By Lydia Lynch
A defiant Annastacia Palaszczuk has refused to release emails from her personal accounts and denied she has done anything wrong during a tense stand-off with reporters on Monday.
Ms Palaszczuk has again come under fire over her two personal email accounts – firstname.lastname@example.org and email@example.com – after it was revealed some correspondence involving those accounts might be categorised as “public records”.
One email, tabled during a December estimates hearing, suggested Transport Minister Mark Bailey had written to the Premier about a job candidate’s ideological stance before he was hired.
Ms Palaszczuk told Parliament in 2017 she had not used her private account for work business.
On Friday, Crime and Corruption Commission chair Alan MacSporran said while it was “frankly inappropriate” for government business to be discussed on personal accounts, it did not warrant an investigation, and he believed “it was all done for convenience”.
“It just looks bad – it looks as though you are trying to hide something,” he said.
Mr MacSporran said some of the emails might “properly be categorised as public records”.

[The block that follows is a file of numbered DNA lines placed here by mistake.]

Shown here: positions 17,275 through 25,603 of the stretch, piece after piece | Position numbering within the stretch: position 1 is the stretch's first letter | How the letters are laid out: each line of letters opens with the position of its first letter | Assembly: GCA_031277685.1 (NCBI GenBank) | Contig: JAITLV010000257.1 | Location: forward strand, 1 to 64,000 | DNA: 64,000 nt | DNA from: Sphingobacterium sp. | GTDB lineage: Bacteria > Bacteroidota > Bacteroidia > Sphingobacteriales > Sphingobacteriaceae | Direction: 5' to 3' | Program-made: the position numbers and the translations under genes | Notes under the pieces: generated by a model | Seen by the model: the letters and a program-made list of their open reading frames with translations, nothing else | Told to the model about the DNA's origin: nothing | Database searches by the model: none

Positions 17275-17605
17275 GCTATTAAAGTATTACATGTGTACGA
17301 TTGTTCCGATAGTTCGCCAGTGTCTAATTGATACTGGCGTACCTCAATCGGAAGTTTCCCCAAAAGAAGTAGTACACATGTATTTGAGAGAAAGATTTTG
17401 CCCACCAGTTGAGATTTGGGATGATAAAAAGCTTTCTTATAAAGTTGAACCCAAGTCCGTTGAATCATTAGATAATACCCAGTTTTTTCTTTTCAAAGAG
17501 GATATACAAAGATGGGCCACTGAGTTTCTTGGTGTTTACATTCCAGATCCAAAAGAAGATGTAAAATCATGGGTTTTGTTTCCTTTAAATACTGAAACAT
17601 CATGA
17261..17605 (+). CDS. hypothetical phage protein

During a tense press conference on Monday, Ms Palaszczuk said the emails had been through a Right To Information process.
“There’s a process here – it goes through the RTI and all of them have been retained so if you have an allegation, put it to me.
“If you have an allegation, put it to me,” she repeated.
“What is your point? What is your allegation?”
Opposition Leader David Crisafulli again called for the emails to be released.
“The Premier said if there’s an allegation, to put it to her,” he said.
“Well, we allege there are things in those emails she doesn’t want Queenslanders to see, and that is dodgy.
“Everybody in the state deserves answers and the behaviour that was just witnessed at that press conference suggests to me that this is an issue we must continue to pursue.”
Ms Palaszczuk said she took her integrity “very seriously” and, when asked if she misled Parliament in 2017, said: “I always believe what I say in Parliament to be correct.
“I don’t believe there’s a mess at all – everything that has been done has been done.”